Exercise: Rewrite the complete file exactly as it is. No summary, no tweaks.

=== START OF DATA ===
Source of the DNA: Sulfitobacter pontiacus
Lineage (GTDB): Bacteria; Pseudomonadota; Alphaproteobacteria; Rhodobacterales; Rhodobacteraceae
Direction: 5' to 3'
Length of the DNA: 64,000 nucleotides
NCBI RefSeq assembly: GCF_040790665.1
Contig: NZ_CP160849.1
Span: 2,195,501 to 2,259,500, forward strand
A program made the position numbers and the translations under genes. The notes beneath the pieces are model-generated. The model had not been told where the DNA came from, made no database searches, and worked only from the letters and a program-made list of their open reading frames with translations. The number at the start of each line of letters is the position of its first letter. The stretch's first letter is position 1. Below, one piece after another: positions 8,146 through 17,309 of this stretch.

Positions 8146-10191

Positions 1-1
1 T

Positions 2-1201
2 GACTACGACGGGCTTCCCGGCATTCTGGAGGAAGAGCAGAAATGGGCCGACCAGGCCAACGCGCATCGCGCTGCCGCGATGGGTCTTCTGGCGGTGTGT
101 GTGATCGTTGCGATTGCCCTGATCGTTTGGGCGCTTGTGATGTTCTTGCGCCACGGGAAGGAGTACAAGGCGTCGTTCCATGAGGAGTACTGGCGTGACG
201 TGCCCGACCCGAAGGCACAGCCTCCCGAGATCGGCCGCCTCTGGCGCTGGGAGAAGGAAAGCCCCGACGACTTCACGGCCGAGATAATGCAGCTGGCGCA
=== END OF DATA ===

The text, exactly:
Source of the DNA: Sulfitobacter pontiacus
Lineage (GTDB): Bacteria; Pseudomonadota; Alphaproteobacteria; Rhodobacterales; Rhodobacteraceae
Direction: 5' to 3'
Length of the DNA: 64,000 nucleotides
NCBI RefSeq assembly: GCF_040790665.1
Contig: NZ_CP160849.1
Span: 2,195,501 to 2,259,500, forward strand
A program made the position numbers and the translations under genes. The notes beneath the pieces are model-generated. The model had not been told where the DNA came from, made no database searches, and worked only from the letters and a program-made list of their open reading frames with translations. The number at the start of each line of letters is the position of its first letter. The stretch's first letter is position 1. Below, one piece after another: positions 8,146 through 17,309 of this stretch.

Positions 8146-10191

Positions 1-1
1 T

Positions 2-1201
2 GACTACGACGGGCTTCCCGGCATTCTGGAGGAAGAGCAGAAATGGGCCGACCAGGCCAACGCGCATCGCGCTGCCGCGATGGGTCTTCTGGCGGTGTGT
101 GTGATCGTTGCGATTGCCCTGATCGTTTGGGCGCTTGTGATGTTCTTGCGCCACGGGAAGGAGTACAAGGCGTCGTTCCATGAGGAGTACTGGCGTGACG
201 TGCCCGACCCGAAGGCACAGCCTCCCGAGATCGGCCGCCTCTGGCGCTGGGAGAAGGAAAGCCCCGACGACTTCACGGCCGAGATAATGCAGCTGGCGCA